Sramana: In that timeframe, what kind of numbers were you doing? Were you still operating organically? That’s one million in financing and then you’re operating organically, what are the metrics of the business at this point?
Rik Chomko: Back in 2005, we were operating organically. But 2005 and 2006 was quite a big jump for us. We increased our revenues by almost four times. Now, we’re starting to track into millions in revenue and it was a good launching point for us. Then we continued that growth, so we had about 287% growth in 2006, 79% growth in 2007, and then in 2008 were hit by the great recession. It’s kind of a disappointment. We felt like we’re on this great trajectory and things were going great when the recession hit and we were required to batten down the hatches. Sramana: Right. Especially that the way you were getting traction really got hammered in the recession?
Rik Chomko: Yes, it did. It got hammered heavily. That was one of the big disappointments for us, but one of the important lessons we’ve learned at the services company was that you have to make sure that you take care of the company and pay attention to where you’re spending your money. We knew the recession was going to hit people really hard, so we took steps to make sure we weren’t spending money that we didn’t need to.
Sramana: What were you doing in the heavy recession years of 2007, 2008, and 2009? What was the revenue level, how were you managing, and what moves did you make at that point?
Rik Chomko: So the great part about the downturn was this one silver lining. Earlier, we were getting a lot of calls for mortgage brokerage, but during the recession, we were getting a lot of calls from bankruptcy services.
Rik Chomko: So it’s kind of an interesting switch. We started getting all these calls from the bankruptcy servicing companies. They wanted software that’s going to help them make decisions faster and easier and that’s really what we allowed them to do. So though revenue took a hit that year, they still by 4% in 2009. In 2010, we managed a 1% growth but were starting to feel the effects of the recession. However, we continued to focus on growing the company slowly but responsibly. We grew our international business a little bit both in the Europe region and over in Australia. So around that time, we signed on a reseller knowing that we didn’t want to spend the money on that region to start up another office or even hire someone. It was a better deal for us to find a reseller that liked the product and could sell it to their customers.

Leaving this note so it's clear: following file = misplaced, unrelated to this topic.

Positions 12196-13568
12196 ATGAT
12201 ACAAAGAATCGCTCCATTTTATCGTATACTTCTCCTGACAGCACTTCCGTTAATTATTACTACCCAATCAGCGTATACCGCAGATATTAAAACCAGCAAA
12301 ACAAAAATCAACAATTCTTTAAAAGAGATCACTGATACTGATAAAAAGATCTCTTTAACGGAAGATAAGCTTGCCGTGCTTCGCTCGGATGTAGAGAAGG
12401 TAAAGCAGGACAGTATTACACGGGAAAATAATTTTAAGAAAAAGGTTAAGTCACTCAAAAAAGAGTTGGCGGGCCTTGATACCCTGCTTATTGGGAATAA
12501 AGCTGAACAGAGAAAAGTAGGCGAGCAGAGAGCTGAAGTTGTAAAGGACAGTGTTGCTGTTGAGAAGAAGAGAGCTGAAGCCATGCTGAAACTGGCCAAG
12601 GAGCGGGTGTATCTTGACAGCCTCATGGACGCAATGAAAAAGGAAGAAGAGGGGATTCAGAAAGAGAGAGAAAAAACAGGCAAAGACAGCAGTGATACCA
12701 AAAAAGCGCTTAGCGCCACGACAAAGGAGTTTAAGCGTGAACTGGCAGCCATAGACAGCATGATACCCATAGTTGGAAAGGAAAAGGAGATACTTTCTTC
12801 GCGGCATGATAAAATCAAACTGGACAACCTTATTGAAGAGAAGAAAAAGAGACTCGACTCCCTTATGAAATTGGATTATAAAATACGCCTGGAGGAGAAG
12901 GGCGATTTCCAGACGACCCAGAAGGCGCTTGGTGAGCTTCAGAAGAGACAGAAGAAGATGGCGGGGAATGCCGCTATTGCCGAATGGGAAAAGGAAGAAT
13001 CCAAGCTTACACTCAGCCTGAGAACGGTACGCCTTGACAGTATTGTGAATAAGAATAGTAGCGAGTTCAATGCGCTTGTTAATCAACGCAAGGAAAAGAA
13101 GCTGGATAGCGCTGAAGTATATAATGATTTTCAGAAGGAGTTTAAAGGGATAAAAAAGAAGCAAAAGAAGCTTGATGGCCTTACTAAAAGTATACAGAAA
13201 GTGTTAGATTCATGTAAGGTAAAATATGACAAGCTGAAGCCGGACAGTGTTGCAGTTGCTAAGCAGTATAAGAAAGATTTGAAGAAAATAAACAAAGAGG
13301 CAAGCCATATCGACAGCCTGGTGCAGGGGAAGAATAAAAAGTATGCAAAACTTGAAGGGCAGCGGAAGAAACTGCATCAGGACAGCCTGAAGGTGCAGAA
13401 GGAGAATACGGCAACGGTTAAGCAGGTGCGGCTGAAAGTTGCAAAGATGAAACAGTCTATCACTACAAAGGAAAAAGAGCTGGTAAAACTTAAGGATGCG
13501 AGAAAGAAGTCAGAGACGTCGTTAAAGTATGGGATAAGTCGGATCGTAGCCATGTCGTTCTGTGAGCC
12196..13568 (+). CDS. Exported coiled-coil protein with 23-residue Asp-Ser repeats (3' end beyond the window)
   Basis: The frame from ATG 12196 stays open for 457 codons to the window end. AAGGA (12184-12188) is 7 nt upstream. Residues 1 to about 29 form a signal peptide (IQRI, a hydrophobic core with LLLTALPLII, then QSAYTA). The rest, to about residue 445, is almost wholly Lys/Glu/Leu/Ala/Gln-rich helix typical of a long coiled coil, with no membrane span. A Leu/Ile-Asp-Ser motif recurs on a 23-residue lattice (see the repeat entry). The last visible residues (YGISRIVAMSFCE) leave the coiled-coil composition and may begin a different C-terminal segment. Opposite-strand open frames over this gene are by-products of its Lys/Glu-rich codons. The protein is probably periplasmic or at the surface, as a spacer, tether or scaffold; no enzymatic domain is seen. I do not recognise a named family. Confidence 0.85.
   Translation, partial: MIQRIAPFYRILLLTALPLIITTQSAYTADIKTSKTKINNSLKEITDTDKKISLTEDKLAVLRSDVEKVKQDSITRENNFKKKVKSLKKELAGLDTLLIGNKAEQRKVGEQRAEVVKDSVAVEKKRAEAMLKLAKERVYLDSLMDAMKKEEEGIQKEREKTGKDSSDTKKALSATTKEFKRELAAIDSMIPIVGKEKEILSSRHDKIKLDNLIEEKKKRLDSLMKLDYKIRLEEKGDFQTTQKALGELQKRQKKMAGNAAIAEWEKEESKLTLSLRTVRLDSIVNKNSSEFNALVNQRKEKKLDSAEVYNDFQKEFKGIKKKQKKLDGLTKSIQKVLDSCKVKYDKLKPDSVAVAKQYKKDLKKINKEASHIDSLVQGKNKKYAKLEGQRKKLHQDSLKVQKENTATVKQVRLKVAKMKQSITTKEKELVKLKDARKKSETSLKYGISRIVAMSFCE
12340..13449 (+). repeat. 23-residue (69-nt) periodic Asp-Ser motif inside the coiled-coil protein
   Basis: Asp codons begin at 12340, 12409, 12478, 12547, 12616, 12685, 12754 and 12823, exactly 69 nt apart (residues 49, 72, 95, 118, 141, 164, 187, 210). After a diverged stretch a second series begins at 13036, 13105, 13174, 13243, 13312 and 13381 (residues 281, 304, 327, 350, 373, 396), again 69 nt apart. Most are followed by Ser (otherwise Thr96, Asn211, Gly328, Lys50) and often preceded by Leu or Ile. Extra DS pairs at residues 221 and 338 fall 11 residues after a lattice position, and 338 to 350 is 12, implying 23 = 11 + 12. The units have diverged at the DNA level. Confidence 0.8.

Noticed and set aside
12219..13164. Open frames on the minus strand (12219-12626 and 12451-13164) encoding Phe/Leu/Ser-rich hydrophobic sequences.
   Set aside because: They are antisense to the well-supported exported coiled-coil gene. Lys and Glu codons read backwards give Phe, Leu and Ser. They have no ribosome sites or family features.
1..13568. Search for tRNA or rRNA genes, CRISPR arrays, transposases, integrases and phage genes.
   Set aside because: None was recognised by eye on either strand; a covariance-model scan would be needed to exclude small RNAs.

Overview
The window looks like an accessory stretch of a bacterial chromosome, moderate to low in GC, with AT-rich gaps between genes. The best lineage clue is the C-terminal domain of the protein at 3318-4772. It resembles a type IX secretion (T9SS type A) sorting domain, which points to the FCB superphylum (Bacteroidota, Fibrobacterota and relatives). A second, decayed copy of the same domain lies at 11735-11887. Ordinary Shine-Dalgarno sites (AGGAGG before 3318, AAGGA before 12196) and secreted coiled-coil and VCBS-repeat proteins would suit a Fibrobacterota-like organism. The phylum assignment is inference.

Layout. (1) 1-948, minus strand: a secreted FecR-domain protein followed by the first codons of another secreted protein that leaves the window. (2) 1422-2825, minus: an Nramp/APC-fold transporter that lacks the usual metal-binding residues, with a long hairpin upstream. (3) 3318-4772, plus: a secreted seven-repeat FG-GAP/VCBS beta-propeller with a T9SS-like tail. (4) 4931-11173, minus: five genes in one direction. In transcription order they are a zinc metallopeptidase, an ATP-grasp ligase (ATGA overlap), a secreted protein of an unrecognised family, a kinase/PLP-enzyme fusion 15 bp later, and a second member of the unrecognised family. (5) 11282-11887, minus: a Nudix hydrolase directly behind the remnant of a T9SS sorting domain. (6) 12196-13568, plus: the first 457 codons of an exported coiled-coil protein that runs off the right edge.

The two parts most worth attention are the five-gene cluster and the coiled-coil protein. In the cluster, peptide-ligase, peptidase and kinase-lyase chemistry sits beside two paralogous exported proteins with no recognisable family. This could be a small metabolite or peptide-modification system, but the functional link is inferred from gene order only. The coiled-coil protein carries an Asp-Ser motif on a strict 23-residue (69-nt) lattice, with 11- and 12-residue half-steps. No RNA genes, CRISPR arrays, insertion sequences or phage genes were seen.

Sramana: In Australia?
Rik Chomko: Yes and New Zealand.
Sramana: And how did the Australian business fan out then?
Rik Chomko: It’s still going strong. They’re helping us increase our software product sales and therefore our revenues every year and we continue to consider them a really good partner. It makes a lot of sense. It’s very expensive to start up an office and hire people and manage all that from another part of the world. So the reseller model works great for us in that region.
Sramana: How big is your Australian business?
Rik Chomko: I’d say we’re tracking to do about $1 million to $1.5 million this year.
Sramana: Okay. Other than that is there any other geography where that reseller strategy has worked for you?
Rik Chomko: We tried it in Europe, but for some reason, it didn’t work out that well. I don’t know if it was because of the fact that the opportunities were coming from the UK and then the reseller would be in the Netherlands or vice-versa. It just never seemed to work out, so we felt more comfortable selling directly and in fact it was only an eight-hour flight. It’s also more comfortable hiring an individual or couple of individuals to help us run our practice over there. The problem now was a bigger market.